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Divorce is a mitzvah, albeit one that we hope not to fulfill. All efforts should be made to save a marriage before resorting to divorce.

By Rabbi Ari Enkin, Rabbinic Director, United with Israel

Among the many mitzvot (Torah commandments) included in the Torah portion “Ki Teitzei” Deuteronomy 21:10–25:19) is the mitzvah – yes, mitzvah! – of divorce. Judaism realizes that not all couples are compatible or meant to be together, and yes, when appropriate, divorce is acceptable and legitimate. Let’s learn about some of the issues and concepts in Jewish divorce.

In the past, when a husband refused to divorce his wife after being ordered to do so by the Jewish courts, he would be subject to various sanctions in order to pressure him into granting the divorce. Such penalties included monetary punishments, beatings and social ostracization. In some places, thugs would take the recalcitrant husband to sleep in a grave in order to “hint” to him about what would happen should he continue to deny his wife a divorce.

With the exception of Israel, however, there is no place in the world nowadays where the Jewish community could take such drastic measures in order to persuade a husband into divorcing his wife when demanded. In Israel, the rabbinical courts, working in partnership with the state, have the power to send a recalcitrant husband to prison until he divorces his wife.

The rabbis were very sensitive to the plight of women going through the divorce process and instituted a number of enactments that gave women even more rights and protection than even the Torah had given them.

For example, they banned the unilateral divorce of a wife who took ill and could no longer take care of herself and they required husbands to ransom their wives should they be taken captive. The latter wasn’t truly obligatory until the rabbis made it obligatory! In fact, the rabbis made the rules of divorce so complicated that it actually acted as a deterrent to divorce, at least in order to allow the court to “buy time” and try to repair the marriage.

Here are some of the rules and requirements for a divorce to be valid. First of all, the divorce document, known as a “Get,” must be written by a sofer, a ritual scribe. A Get must be written at the start of a divorce proceeding. It may not be pre-written with blank spaces in order to simply fill in the names of the parties and the date, as is the case with a Ketubah, a marriage contract.

(Indeed, most Ketubot are premade, standard forms that the rabbi merely fills in to specify the couple getting married. It need not be written specially in honor of the couple. Not so the Get. Writing can only begin once divorce is confirmed with no possibility of reconciliation. The names, dates and location must be filled in as it is written. No blank spaces allowed.)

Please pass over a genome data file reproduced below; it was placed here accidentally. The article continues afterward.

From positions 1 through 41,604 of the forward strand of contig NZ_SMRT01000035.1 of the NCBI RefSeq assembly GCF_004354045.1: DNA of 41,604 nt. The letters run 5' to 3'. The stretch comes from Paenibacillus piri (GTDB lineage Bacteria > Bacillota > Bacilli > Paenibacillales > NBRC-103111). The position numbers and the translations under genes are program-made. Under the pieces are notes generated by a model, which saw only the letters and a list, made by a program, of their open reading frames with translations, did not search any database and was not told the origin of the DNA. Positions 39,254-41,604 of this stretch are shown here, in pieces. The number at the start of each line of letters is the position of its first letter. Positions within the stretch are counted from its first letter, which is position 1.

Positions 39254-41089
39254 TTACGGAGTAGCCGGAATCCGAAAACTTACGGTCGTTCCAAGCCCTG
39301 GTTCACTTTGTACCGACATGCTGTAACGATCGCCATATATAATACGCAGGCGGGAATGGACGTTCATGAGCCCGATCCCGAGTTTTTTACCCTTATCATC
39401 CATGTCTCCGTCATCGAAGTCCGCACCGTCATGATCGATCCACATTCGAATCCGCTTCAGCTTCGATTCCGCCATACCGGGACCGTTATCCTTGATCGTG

The wife must physically accept the Get. If the husband and wife are not present as the Get is being written, the Get may be delivered to the wife anywhere in the world where she may be. Witnesses must see her receive and accept the Get. A woman may remarry 90 days after receiving a Get. The 90-day wait is to ensure that she is not pregnant, and if she is, to be certain who the father is.

Cool factoid: The Hebrew letters of “Gimel” and “Tet” only appear together in the word “Get”. There is no other word in the Hebrew language where these two letters are side by side.

There are very few offenses that qualify for unconditional divorce. One of them is adultery. Although it is equally reprehensible whether it is the man or the woman who commits adultery, when a woman commits adultery, however, the marriage is generally deemed to be over, and the couple must divorce. Another legitimate request for divorce is if the couple remains childless for 10 years. This is learned from the example of Abraham, who took a second wife after remaining childless with Sarah for 10 years. Since nowadays taking a second wife is not permitted, a spouse who wants to divorce in order to try and have children with a new spouse is entitled to do so. Of course, an abused spouse can demand a divorce as well.

As mentioned at the beginning of this article, divorce is a mitzvah, albeit one that we hope not to fulfill. All efforts should be made to save a marriage before resorting to divorce. The sages tell us that the altar of the Temple sheds tears when a couple divorces. May God bless us with happy and healthy marriages!

For more insights by Rabbi Enkin on this week’s Torah portion, click on the links below.








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